drawback is that it does not protect the entire system, an attack designed to cripple the whole system, such as a virus, is unaffected by encryption.

Others promote the use of firewalls to screen all communications to a system, including e-mail messages, which may carry logic bombs. Firewall is a relatively generic term for methods of filtering access to a network. They may come in the form of a computer, router other communications device or in the form of a network configuration. Firewalls serve to define the services and access that are permitted to each user. One method is to screen user requests to check if they come from a previously defined domain or Internet Protocol (IP) address. Another method is to prohibit Telnet access into the system.

Here are few key things to remember to protect from cyber-terrorism: 1. All accounts should have passwords and the passwords should be unusual, difficult to guess. 2. Change the network configuration when defects become know. 3. Check with vendors for upgrades and patches. 4. Audit systems and check logs to help in detecting and tracing an intruder. 5. If you are ever unsure about the safety of a site, or receive suspicious email from an unknown address, don't access it. It could be trouble.

J. Indian law & Cyber terrorism7In India there is no law, which is specifically dealing with prevention of malware through aggressive defence. Thus, the analogous provisions have to be applied in a purposive manner. The protection against malware attacks can be claimed under the following categories:

(7) Cyber Terrorism- The Dark Side of the Web World


(1) Protection available under the Constitution of India, and (2) Protection available under other statutes.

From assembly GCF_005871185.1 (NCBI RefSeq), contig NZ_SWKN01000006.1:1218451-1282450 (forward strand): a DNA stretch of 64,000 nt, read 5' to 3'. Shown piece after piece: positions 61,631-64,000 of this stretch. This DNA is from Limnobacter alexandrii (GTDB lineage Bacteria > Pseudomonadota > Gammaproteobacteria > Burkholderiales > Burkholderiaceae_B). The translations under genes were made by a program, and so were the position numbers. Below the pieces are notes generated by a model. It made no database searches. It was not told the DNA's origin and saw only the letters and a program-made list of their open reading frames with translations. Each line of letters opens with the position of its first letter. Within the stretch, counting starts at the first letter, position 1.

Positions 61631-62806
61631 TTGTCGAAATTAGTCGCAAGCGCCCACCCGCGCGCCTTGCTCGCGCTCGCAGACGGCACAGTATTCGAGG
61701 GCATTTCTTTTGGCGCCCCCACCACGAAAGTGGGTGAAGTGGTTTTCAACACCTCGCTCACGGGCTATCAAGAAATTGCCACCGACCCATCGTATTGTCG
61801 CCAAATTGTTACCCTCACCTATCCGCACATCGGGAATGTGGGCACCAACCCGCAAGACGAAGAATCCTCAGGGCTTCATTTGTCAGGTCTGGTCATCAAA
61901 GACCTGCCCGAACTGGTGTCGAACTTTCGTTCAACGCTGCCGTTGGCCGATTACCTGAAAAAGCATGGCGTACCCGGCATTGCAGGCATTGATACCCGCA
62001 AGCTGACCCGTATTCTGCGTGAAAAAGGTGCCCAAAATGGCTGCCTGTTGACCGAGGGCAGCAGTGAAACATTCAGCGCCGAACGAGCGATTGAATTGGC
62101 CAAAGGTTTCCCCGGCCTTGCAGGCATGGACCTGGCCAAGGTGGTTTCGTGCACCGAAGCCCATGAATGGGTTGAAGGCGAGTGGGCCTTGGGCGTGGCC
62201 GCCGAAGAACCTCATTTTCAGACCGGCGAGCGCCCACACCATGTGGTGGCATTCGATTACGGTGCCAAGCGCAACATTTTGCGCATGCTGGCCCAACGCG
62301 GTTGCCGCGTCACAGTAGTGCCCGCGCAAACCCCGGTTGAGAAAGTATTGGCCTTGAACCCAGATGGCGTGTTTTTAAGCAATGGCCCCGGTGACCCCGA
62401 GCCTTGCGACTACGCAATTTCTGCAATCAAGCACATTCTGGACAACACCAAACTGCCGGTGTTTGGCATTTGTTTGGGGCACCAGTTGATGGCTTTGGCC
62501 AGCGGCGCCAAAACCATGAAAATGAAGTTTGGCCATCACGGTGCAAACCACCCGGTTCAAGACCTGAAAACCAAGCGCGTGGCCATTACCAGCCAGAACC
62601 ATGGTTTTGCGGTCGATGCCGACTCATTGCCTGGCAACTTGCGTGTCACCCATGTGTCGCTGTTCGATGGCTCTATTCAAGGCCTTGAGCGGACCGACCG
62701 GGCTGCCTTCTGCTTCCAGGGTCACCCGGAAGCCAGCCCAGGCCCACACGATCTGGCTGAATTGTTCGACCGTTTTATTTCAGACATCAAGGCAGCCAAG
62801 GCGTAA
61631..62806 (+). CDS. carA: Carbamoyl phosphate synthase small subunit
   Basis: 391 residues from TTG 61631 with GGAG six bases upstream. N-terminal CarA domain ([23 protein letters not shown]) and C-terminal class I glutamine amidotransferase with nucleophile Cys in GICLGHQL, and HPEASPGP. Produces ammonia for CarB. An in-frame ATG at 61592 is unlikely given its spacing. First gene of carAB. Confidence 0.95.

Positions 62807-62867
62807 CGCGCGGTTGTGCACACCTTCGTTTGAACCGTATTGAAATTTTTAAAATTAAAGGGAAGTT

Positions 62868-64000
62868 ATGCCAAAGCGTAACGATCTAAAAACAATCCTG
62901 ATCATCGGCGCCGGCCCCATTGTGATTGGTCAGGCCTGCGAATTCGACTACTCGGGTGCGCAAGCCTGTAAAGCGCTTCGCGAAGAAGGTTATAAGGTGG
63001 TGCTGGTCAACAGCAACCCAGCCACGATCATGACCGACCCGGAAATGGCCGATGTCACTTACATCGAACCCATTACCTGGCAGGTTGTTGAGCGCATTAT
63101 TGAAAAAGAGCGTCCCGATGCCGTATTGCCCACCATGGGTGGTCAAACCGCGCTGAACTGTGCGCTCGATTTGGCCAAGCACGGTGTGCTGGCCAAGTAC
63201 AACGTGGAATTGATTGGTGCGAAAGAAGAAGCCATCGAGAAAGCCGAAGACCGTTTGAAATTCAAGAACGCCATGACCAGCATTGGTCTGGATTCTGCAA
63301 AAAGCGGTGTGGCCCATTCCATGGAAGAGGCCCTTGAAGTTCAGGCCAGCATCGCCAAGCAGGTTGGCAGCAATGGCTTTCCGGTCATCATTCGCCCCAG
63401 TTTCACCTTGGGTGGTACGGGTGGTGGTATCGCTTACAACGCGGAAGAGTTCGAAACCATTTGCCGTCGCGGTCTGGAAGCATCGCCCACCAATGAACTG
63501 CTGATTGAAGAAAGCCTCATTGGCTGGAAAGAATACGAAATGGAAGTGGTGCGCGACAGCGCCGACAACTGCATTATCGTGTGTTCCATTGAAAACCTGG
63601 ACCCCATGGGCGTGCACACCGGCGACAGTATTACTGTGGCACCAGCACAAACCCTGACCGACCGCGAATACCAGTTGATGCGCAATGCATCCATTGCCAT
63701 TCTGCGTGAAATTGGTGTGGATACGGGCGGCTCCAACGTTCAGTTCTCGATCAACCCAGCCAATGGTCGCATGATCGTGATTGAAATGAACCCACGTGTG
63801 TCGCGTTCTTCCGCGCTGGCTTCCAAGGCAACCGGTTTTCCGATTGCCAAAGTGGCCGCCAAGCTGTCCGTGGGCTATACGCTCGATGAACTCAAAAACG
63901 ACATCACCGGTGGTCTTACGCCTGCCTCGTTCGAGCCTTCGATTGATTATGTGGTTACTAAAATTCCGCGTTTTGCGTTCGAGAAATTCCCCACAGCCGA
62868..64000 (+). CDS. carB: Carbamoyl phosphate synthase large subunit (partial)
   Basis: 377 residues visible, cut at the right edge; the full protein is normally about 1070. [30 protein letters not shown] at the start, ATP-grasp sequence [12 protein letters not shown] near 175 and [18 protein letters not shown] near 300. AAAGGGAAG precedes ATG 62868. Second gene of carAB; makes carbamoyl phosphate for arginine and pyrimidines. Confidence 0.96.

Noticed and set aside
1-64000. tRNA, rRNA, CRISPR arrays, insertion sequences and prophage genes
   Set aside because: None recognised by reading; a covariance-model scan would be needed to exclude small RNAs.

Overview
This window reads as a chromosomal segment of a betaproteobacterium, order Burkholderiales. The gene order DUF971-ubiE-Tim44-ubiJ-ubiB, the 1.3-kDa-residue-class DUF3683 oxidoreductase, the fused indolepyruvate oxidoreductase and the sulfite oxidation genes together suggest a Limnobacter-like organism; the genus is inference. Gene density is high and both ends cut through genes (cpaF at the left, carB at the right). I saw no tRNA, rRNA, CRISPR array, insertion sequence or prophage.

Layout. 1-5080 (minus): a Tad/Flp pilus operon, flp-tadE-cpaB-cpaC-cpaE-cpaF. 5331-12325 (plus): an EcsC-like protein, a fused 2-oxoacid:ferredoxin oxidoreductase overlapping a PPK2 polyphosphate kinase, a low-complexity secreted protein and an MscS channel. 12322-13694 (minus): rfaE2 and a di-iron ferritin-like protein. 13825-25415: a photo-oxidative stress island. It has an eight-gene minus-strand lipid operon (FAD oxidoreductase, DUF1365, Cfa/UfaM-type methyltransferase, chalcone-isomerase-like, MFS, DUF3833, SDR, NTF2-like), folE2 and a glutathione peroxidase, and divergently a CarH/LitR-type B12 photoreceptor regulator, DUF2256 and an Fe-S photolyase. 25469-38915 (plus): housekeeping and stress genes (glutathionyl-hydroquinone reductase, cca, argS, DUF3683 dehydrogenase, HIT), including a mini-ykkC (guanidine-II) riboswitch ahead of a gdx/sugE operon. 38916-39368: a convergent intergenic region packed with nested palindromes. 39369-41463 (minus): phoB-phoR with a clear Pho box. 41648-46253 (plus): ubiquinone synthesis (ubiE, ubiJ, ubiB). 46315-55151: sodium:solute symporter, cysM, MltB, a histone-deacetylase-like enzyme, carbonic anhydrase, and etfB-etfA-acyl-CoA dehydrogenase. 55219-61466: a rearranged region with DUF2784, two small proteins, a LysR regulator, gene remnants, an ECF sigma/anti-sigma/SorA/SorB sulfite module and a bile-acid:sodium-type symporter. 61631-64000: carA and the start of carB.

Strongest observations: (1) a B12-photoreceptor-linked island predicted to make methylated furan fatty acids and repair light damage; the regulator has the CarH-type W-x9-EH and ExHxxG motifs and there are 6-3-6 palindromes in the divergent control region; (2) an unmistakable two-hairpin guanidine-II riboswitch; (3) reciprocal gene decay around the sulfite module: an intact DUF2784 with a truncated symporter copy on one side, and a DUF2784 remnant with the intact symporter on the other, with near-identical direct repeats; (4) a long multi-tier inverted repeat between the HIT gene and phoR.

(1) Protection under the Constitution of India: The protection available under the Constitution of any country is the strongest and the safest one since it is the supreme document and all other laws derive their power and validity from it. If a law satisfies the rigorous tests of the Constitutional validity, then its applicability and validity cannot be challenge and it becomes absolutely binding. The Constitutions of India, like other Constitutions of the world, is organic and living in nature and is capable of moulding itself as per the time and requirements of the society.

(2) Protection under other statutes: The protection available under the Constitution is further strengthened by various statutory enactments. These protections can be classified as: (A) Protection under the Indian Penal Code (I.P.C), 1860, and (B) Protection under the Information Technology Act (ITA), 2000.

ConclusionThe problems associated with the use of malware are not peculiar to any particular country as the menace is global in nature. The countries all over the world are facing this problem and are trying their level best to eliminate this problem. The problem, however, cannot be effectively curbed unless popular public support and a vigilant judiciary back it. The legislature cannot enact a law against the general public opinion of the nation at large. Thus, first a public support has to be obtained not only at the national level but at the international level as well. The people all over the world are not against the enactment of statutes curbing the use of malware, but they are

conscious about their legitimate rights. Thus, the law to be enacted by the legislature must take care of public interest on a priority basis. This can be achieved if a suitable technology is supported by an apt legislation, which can exclusively take care of the menace created by the computers sending the malware. Thus, the self-help measures recognized by the legislature should not be disproportionate and excessive than the threat received by the malware. Further, while using such self-help measures the property and rights of the general public should not be affected. It would also not be unreasonable to demand that such self-help measures should not themselves commit any illegal act r omission. Thus, a self-help measure should not be such as may destroy or steal the data or secret information stored in the computer of the person sending the malware. It must be noted that two wrongs cannot make a thing right. Thus, a demarcating line between selfhelp and taking law in ones own hand must be drawn. In the ultimate analysis we must not forget that self-help measures are watchdogs and not blood-hounds, and their purpose should be restricted to legitimate and proportionate defensive actions only. In India, fortunately, we have a sound legal base for dealing with malware and the public at large has no problem in supporting the self-help measures to combat cyber terrorism and malware.